• Poor housing
  • Availability of weapons

And yet, over the last decade economic inequality has increased, social housing has been sold off, and more violence has been shown in the media. More hopelessness has been created by the cuts to benefits for people with disabilities, or living in homes with an extra room. Services for people using drugs and alcohol have been cut by austerity measures whilst the need for them has increased. So the government has increased the risk of violence, whilst (as with immigration, single parents or benefit fraud) blame is being directed onto vulnerable individuals and public services.

Liam Fee, Peter Connolly, Victoria Climbie, Daniel Pelka, Ayeeshia Smith and Keegan Downer are the tip of the iceberg. There are many child deaths from maltreatment that never make the news. Best estimates based on serious case reviews suggest 40-80 deaths of preschool children are caused by their caregivers per year. And of course, many more children are injured physically or emotionally every day. For every child experiencing abuse who is known to services, eight more are going unseen. But this is not down to individuals who are born evil, and it is not down to negligent social workers. It is a socioeconomic and political problem. And whilst the media propagates the narrative of individual blame and politicians turn a blind eye, children will continue to die.

Where have all these children gone, long time passing?
Where have all these children gone, long time ago?
Where have all these children gone?
Gone to graveyards every one.
Oh, when will we ever learn?
Oh, when will we ever learn?

How do we know what we need: differentiating evidence based treatments for the public

I am interested in making a website to help direct people at the right kind of sources of support when they are hitting a block or feeling unhappy with their lives. So I started to look at what was out there. I found lots of small silos full of professional jargon that would help people to identify a counsellor, psychotherapist or psychologist if they knew that was what they needed. But I also found lots of sites that point people at all kinds of snake oil that has no evidence of efficacy at all. For example, Findatherapy.org lists the following categories as “therapies”:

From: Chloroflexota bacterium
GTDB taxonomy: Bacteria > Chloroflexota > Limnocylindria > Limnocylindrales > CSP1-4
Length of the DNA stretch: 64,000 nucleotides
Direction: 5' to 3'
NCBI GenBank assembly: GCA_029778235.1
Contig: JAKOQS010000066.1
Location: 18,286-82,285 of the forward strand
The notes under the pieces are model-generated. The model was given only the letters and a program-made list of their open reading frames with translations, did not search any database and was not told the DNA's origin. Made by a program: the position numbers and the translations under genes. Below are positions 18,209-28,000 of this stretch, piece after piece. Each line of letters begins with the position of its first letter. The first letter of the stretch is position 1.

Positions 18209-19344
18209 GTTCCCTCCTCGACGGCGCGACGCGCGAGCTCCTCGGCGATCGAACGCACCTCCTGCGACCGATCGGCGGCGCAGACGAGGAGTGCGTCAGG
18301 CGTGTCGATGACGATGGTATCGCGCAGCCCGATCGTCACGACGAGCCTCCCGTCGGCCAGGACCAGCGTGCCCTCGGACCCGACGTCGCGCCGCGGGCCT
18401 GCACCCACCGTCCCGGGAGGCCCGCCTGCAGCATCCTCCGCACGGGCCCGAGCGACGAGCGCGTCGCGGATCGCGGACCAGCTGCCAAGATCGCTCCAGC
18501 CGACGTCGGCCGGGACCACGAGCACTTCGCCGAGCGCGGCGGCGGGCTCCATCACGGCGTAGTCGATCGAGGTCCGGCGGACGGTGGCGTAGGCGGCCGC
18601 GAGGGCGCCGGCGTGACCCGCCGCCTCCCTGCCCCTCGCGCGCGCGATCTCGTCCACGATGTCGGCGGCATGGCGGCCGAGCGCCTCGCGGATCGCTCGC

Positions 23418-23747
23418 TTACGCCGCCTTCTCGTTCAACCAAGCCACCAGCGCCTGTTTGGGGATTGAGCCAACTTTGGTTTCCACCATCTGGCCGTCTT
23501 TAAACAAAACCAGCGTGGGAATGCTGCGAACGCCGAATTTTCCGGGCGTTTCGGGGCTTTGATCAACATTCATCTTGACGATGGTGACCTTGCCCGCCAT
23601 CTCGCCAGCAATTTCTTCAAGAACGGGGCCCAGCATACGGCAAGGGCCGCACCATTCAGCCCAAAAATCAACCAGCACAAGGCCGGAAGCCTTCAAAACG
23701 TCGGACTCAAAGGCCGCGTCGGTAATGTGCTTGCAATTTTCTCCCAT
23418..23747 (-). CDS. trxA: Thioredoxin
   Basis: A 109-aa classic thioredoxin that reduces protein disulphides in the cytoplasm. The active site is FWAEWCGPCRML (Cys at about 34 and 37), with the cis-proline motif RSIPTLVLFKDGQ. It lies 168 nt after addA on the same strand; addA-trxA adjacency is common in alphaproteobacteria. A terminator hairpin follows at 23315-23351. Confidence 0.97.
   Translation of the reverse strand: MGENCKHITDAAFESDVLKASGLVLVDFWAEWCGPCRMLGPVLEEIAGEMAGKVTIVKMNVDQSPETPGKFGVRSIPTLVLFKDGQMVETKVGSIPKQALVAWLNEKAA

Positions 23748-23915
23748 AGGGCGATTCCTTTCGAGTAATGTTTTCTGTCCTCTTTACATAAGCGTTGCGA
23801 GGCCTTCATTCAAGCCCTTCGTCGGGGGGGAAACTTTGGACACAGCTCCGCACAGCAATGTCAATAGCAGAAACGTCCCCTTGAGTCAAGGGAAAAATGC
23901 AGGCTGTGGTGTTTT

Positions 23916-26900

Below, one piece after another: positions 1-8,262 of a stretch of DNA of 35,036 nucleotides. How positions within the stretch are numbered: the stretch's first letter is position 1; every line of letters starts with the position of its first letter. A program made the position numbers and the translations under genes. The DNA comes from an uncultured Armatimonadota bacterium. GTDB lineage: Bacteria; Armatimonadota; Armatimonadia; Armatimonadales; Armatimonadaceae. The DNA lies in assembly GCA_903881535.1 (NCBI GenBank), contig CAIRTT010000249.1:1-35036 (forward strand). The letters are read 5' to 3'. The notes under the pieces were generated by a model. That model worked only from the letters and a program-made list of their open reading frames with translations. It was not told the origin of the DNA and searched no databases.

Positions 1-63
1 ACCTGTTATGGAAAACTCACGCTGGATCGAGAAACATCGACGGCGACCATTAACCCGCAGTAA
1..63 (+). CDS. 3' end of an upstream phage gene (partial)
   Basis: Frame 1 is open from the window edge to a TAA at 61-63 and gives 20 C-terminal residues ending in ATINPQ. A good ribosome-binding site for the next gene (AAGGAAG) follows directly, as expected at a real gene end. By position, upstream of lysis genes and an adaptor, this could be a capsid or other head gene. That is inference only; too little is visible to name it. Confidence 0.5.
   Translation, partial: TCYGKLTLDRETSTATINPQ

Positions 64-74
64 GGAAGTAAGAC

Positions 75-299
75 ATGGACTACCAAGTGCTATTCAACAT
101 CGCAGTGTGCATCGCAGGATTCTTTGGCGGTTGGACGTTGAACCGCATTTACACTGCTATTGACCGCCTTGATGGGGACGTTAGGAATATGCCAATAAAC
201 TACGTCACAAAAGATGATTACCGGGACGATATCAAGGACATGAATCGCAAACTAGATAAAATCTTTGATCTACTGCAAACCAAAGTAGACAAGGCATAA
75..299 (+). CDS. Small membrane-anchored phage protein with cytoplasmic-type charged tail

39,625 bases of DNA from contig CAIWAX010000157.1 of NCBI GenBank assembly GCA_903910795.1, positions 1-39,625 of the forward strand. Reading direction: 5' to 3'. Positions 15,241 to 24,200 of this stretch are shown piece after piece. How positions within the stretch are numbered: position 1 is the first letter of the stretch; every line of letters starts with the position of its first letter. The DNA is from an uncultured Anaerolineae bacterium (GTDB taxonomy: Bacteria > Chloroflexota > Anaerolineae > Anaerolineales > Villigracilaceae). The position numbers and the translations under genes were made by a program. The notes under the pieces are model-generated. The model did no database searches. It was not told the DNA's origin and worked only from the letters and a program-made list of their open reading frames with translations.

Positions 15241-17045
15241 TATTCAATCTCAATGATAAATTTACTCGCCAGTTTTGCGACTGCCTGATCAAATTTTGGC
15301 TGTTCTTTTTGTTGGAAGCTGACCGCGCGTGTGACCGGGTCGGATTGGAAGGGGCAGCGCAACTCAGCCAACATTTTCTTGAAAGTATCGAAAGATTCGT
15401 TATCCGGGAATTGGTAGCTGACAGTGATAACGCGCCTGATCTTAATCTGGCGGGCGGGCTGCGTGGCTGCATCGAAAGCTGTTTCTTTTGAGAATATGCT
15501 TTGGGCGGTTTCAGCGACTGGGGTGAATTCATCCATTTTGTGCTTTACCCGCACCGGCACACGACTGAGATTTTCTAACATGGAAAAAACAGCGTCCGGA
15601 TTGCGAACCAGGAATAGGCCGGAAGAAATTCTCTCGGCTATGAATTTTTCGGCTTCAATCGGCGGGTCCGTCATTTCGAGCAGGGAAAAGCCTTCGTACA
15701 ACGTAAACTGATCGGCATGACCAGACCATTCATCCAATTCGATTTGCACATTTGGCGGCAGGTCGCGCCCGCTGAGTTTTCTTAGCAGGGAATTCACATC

Abdominal-Sacral Massage
Acupressure
Acupuncture
Alexander Technique
Allergy Therapy
Aromatherapy
Arts Therapy
Autogenic Training
Ayurveda
Biofeedback
Bioresonance Therapy
Body Stress Release
Bowen Technique
Chiropody
Chiropractic Treatment
Clinical Pilates
Cognitive Behavioural Therapy
Colon Hydrotherapy
Colour Therapy
Counselling
Craniosacral Therapy
Crystal Therapy
EMDR
Emmett Technique
Emotional Freedom Technique
Energy Medicine
Flower Essences Therapy
Foot Health
Havening Techniques
Healing
Herbal Medicine
Homeopathy
Homotoxicology
Hydrotherapy
Hydrotherm Massage
Hypnotherapy
Indian Head Massage
Kinesiology
Life Coaching
Manual Lymphatic Drainage
Massage Therapy
Matrix Reimprinting
Maya Abdominal Therapy
Meditation
Microsuction
Mindfulness
Myofascial Release
Naturopathy
NLP
Nutritional Therapy
Osteopathy
Physiotherapy
Pilates
Psych-K
Psychotherapy
Reflexology
Regression Therapy
Reiki
Relationship Therapy
Rolfing
Sex Therapy
Shiatsu
Speech Therapy
Sports Therapy
Structural Integration
Tension and Trauma Releasing
Thai Massage
Thought Field Therapy
Yoga Therapy
Zero Balancing

That’s a list of 70 “therapies” of which at least 40 are obvious quackery, and very few could be said to have any form of persuasive evidence base for efficacy*. But the practitioners of each are persuasive, and the websites use pseudoscientific rationales that might fool those who are not as cynical or conversant with the scientific method as we are. So how do the public know what kind of help to seek out? How does someone who is feeling miserable, has a job they hate, financial difficulties and problems in their relationship know whether to get financial advice, careers advice, life coaching or therapy? And if they pick “therapy” how do they know whether to get CBT, psychoanalysis, art-therapy or non-directive counselling? And how do they know whether to get it from a therapist or a psychologist or a counsellor or a mental health specialist or any of a hundred other job titles? And within psychology, how do they know when to seek a clinical psychologist, a health psychologist, a counselling psychologist or any of the job titles that the HCPC don’t register?